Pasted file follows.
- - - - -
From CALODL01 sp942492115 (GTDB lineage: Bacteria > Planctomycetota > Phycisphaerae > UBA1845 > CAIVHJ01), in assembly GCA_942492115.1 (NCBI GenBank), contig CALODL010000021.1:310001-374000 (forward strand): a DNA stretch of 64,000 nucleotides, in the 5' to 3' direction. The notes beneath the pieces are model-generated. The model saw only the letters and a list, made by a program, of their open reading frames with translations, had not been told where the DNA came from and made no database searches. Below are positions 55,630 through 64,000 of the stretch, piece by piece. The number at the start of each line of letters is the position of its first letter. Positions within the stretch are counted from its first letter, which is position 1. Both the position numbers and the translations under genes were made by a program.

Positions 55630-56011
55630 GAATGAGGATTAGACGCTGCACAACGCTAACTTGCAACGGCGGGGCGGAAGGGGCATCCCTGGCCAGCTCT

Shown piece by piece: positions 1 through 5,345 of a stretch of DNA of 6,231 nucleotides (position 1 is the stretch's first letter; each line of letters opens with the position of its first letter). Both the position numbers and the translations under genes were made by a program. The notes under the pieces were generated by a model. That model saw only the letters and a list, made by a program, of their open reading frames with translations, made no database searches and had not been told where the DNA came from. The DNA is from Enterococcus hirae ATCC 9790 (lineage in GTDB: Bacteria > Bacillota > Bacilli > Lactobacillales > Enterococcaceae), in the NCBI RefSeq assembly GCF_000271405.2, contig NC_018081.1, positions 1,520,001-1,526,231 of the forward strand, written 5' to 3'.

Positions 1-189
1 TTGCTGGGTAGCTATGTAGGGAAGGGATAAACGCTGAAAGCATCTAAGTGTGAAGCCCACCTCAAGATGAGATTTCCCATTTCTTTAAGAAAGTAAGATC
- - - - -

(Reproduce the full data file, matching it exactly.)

From CALODL01 sp942492115 (GTDB lineage: Bacteria > Planctomycetota > Phycisphaerae > UBA1845 > CAIVHJ01), in assembly GCA_942492115.1 (NCBI GenBank), contig CALODL010000021.1:310001-374000 (forward strand): a DNA stretch of 64,000 nucleotides, in the 5' to 3' direction. The notes beneath the pieces are model-generated. The model saw only the letters and a list, made by a program, of their open reading frames with translations, had not been told where the DNA came from and made no database searches. Below are positions 55,630 through 64,000 of the stretch, piece by piece. The number at the start of each line of letters is the position of its first letter. Positions within the stretch are counted from its first letter, which is position 1. Both the position numbers and the translations under genes were made by a program.

Positions 55630-56011
55630 GAATGAGGATTAGACGCTGCACAACGCTAACTTGCAACGGCGGGGCGGAAGGGGCATCCCTGGCCAGCTCT

Shown piece by piece: positions 1 through 5,345 of a stretch of DNA of 6,231 nucleotides (position 1 is the stretch's first letter; each line of letters opens with the position of its first letter). Both the position numbers and the translations under genes were made by a program. The notes under the pieces were generated by a model. That model saw only the letters and a list, made by a program, of their open reading frames with translations, made no database searches and had not been told where the DNA came from. The DNA is from Enterococcus hirae ATCC 9790 (lineage in GTDB: Bacteria > Bacillota > Bacilli > Lactobacillales > Enterococcaceae), in the NCBI RefSeq assembly GCF_000271405.2, contig NC_018081.1, positions 1,520,001-1,526,231 of the forward strand, written 5' to 3'.

Positions 1-189
1 TTGCTGGGTAGCTATGTAGGGAAGGGATAAACGCTGAAAGCATCTAAGTGTGAAGCCCACCTCAAGATGAGATTTCCCATTTCTTTAAGAAAGTAAGATC